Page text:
Work­ing to­gether key to suc­cess

Most peo­ple would warn against work­ing with fam­ily or friends, but not Gor­don and Au­drey Lukies, who re­cently cel­e­brated their 60th an­niver­sary. They say it’s the key to their suc­cess­ful mar­riage. Abby Brown caught up with the cou­ple after their cel­e­brati

Matamata Chronicle - - Sport -

Gor­don Lukies doesn’t think he could have been mar­ried to a housewife. He says he was for­tu­nate he and his wife Au­drey were both business-minded.

‘‘We al­ways had shared aims, that’s why we stayed to­gether,’’ he said.

They started a clean­ing company in Auck­land which be­came the sec­ond largest in the coun­try.

They ser­viced and catered for most ma­jor build­ings, like hos­pi­tals, in New Zealand, Aus­tralia and even Antarc­tica after merg­ing with an Aus­tralian company.

The clean­ing company was bought out by Americans.

The cou­ple also ran a se­cu­rity company be­fore get­ting in­volved with a car­pet company for 30 years.

Both Gor­don and Au­drey have dual cit­i­zen­ship and still have a love for Aus­tralia. Their phone rang while speak­ing with the Mata­mata Chron­i­cle and Waltz­ing Matilda could be heard as the ring tone, but they grew up in Auck­land’s Devon­port.

They both went to Devon­port Pri­mary School and Taka­puna Gram­mar. Gor­don and Au­drey started dat­ing at age 16, were en­gaged at 19 and mar­ried by 20.

Au­drey said it was nor­mal to be en­gaged for two years to get a glory box (a chest used to col­lect items such as cloth­ing and house­hold li­nen, by un­mar­ried young women in prepa­ra­tion for mar­ried life) to­gether in those days but un­usual th­ese days to be mar­ried so young; now it’s nor­mally in your 30s.

Be­ing goal-ori­en­tated and business-minded were not the only things that at­tracted the cou­ple to each other.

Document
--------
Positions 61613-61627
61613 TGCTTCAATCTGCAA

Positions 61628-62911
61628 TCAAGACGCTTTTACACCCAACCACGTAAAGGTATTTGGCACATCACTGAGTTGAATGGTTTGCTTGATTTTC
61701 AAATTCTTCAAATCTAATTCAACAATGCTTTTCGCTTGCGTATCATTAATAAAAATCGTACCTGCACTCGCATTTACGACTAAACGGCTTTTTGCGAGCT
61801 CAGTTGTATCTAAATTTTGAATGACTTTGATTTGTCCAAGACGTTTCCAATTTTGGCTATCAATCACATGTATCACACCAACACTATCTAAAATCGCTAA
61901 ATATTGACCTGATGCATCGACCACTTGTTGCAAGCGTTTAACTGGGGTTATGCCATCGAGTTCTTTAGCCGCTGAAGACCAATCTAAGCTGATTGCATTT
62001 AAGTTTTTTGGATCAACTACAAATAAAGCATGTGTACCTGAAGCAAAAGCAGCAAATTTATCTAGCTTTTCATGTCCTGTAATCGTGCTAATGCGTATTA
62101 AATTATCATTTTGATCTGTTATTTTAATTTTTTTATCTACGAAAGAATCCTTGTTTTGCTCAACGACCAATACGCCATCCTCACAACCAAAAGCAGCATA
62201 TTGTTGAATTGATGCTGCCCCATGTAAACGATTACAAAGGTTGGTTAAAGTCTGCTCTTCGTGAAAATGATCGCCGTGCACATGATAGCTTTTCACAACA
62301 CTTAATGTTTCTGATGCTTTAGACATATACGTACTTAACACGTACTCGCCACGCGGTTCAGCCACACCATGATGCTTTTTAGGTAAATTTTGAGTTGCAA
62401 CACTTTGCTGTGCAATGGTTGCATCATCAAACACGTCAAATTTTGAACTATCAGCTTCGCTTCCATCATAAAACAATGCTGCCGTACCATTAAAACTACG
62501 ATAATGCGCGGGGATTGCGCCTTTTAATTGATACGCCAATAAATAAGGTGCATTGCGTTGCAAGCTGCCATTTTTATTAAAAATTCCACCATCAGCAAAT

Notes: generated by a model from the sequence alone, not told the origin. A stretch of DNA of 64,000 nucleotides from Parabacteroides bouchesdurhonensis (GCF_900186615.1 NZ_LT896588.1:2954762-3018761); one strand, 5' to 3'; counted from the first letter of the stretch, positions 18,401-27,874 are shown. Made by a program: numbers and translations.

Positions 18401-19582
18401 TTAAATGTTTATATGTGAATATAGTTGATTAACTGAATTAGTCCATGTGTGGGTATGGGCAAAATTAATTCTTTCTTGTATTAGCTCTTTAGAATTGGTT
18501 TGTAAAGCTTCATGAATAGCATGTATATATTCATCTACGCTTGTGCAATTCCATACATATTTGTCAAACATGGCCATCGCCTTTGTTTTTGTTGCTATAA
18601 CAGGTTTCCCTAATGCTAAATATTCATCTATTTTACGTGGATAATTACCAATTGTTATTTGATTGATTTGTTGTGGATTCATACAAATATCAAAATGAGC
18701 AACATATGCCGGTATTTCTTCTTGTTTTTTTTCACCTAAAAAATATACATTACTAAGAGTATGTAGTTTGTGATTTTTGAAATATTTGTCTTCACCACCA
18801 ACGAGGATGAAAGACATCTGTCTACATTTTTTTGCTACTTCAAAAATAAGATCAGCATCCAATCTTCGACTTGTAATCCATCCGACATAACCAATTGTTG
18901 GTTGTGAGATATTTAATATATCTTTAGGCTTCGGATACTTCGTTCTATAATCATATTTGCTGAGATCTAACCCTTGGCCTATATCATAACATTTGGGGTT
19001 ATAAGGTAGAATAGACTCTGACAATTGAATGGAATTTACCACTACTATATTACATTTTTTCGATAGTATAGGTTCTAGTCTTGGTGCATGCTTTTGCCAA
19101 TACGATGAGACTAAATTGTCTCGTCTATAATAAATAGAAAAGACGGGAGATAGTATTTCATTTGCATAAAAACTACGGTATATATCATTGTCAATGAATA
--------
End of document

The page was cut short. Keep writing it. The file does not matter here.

‘‘I was the last of my fam­ily and Gor­don was an only child so I think lone­li­ness gelled us,’’ Au­drey said.

Gor­don agreed. ‘‘We found each other and planned a life to­gether,’’ he said.

They were al­ways for­ward plan­ning in blocks of five years.

‘‘We would think about what we wanted to be­come. If you think pos­i­tive you be­come pos­i­tive, if you think neg­a­tive you be­come neg­a­tive,’’ he said.

Gor­don said they have had set­backs but they have worked through them to­gether.

‘‘We’ve al­ways been there for one another.’’

They have en­joyed each other’s company and vis­ited Amer­ica, Europe and the Ori­ent to­gether, although they dis­agreed over China.

‘‘I liked it; she didn’t,’’ Gor­don said.

Through­out their mar­riage they have en­joyed good fam­ily re­la­tion­ships in­clud­ing sup­port­ive in­laws on ei­ther side.

‘‘We’ve got good fam­ily, they keep in touch. I’ve got a cup­board full of photo al­bums and my grand­chil­dren say ‘peo­ple don’t do that any more’ and I said ‘it’s there for you when we walk on’,’’ Au­drey said.

They have loved liv­ing in Mata­mata for the last three years where the shop own­ers are friendly.

They are still in­volved in the com­mu­nity; Gor­don is part of Ro­tary and a group of peo­ple from Park­side go to the RSA weekly.

‘‘They call us the vil­lage peo­ple,’’ they said.

The cou­ple love Park­side Life­style Vil­lage where there were plenty of ac­tiv­i­ties on site. Au­drey was go­ing off to play bridge after the in­ter­view, ‘‘I’m not very good at it but I en­joy it,’’ she said.

They said peo­ple help each other out at the vil­lage and look out for each other.

‘‘There is a chap who is 92. He has to pull the blind in his kitchen up every­day so peo­ple know he is OK,’’ Au­drey said.

The cou­ple ap­pre­ci­ate all of Mata­mata’s as­sets, es­pe­cially Pohlen Hos­pi­tal and its shut­tle and doc­tors who visit Park­side an­nu­ally to give ad­vice on how to keep healthy.

They are also en­am­oured with mayor Jan Barnes who vis­ited them and wrote to them to cel­e­brate their 60th an­niver­sary.

‘‘Jan is a plus,’’ Gor­don said.

Barnes has made sure she knows ev­ery­one at the vil­lage, they said.

‘‘We are not be­ing pushed aside,’’ the cou­ple said.

Apart from the beau­ti­ful coun­try­side that Mata­mata boasts, the Lukies were also lured back across the ditch due to 23 of their close rel­a­tives liv­ing here.

They have three chil­dren, seven grand­chil­dren and five great-grand­chil­dren.

‘‘They got sick of hav­ing to come over to Aus­tralia ev­ery time we coughed.’’

The Lukies cel­e­brated their 60th an­niver­sary with friends from Park­side, as well as some old school friends, in Mata­mata on Septem­ber 6, although they were mar­ried on Septem­ber 4. They will also be cel­e­brat­ing it again in North­land with 25 of their ex­tended fam­ily.

Their chil­dren are happy their par­ents have re­tired to a beau­ti­ful part of the coun­try, they said.

‘‘Our son could not be­lieve such a place could ex­ist,’’ Gor­don said.

The sprightly cou­ple know they have a per­fect place to en­joy them­selves.

‘‘We are go­ing out with ter­rific en­joy­ment,’’ he said.


HAPPY COU­PLE: Gor­don and Au­drey Lukies cel­e­brated their 60th wed­ding an­niver­sary re­cently.

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